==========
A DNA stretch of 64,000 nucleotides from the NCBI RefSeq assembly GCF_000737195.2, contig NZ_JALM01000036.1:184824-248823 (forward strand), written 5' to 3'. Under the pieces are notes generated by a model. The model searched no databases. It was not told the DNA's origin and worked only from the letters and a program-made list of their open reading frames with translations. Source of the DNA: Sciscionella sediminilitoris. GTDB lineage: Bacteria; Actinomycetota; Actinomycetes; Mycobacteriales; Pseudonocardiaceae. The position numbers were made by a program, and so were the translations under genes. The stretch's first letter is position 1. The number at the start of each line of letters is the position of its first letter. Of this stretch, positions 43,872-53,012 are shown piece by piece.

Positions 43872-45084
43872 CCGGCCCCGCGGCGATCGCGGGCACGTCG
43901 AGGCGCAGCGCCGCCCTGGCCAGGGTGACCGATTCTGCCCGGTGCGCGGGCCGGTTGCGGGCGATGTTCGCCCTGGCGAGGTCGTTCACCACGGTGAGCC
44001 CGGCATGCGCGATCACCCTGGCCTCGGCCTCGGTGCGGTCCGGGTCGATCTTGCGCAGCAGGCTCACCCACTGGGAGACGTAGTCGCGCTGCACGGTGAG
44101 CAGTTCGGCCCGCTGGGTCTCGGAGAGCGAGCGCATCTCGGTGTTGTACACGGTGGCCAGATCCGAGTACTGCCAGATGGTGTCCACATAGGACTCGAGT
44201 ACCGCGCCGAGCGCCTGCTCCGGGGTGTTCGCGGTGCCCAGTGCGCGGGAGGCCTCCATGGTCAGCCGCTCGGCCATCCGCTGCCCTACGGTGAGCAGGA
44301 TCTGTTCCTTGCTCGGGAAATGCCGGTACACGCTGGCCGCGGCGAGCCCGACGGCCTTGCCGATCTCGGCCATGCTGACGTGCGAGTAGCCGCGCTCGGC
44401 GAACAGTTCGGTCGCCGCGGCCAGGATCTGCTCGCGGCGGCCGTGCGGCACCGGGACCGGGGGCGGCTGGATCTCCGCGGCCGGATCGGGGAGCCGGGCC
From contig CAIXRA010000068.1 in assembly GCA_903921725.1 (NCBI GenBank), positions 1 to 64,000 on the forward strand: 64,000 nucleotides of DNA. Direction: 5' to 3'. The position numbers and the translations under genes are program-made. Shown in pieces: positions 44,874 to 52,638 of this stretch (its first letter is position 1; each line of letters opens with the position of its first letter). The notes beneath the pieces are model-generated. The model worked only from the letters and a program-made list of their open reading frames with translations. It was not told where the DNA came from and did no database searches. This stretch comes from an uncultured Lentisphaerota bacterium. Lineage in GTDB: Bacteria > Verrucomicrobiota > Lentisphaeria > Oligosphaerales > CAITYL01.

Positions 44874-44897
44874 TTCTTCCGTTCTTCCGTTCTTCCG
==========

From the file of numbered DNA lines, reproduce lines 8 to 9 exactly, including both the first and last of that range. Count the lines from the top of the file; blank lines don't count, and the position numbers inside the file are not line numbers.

44301 TCTGTTCCTTGCTCGGGAAATGCCGGTACACGCTGGCCGCGGCGAGCCCGACGGCCTTGCCGATCTCGGCCATGCTGACGTGCGAGTAGCCGCGCTCGGC
44401 GAACAGTTCGGTCGCCGCGGCCAGGATCTGCTCGCGGCGGCCGTGCGGCACCGGGACCGGGGGCGGCTGGATCTCCGCGGCCGGATCGGGGAGCCGGGCC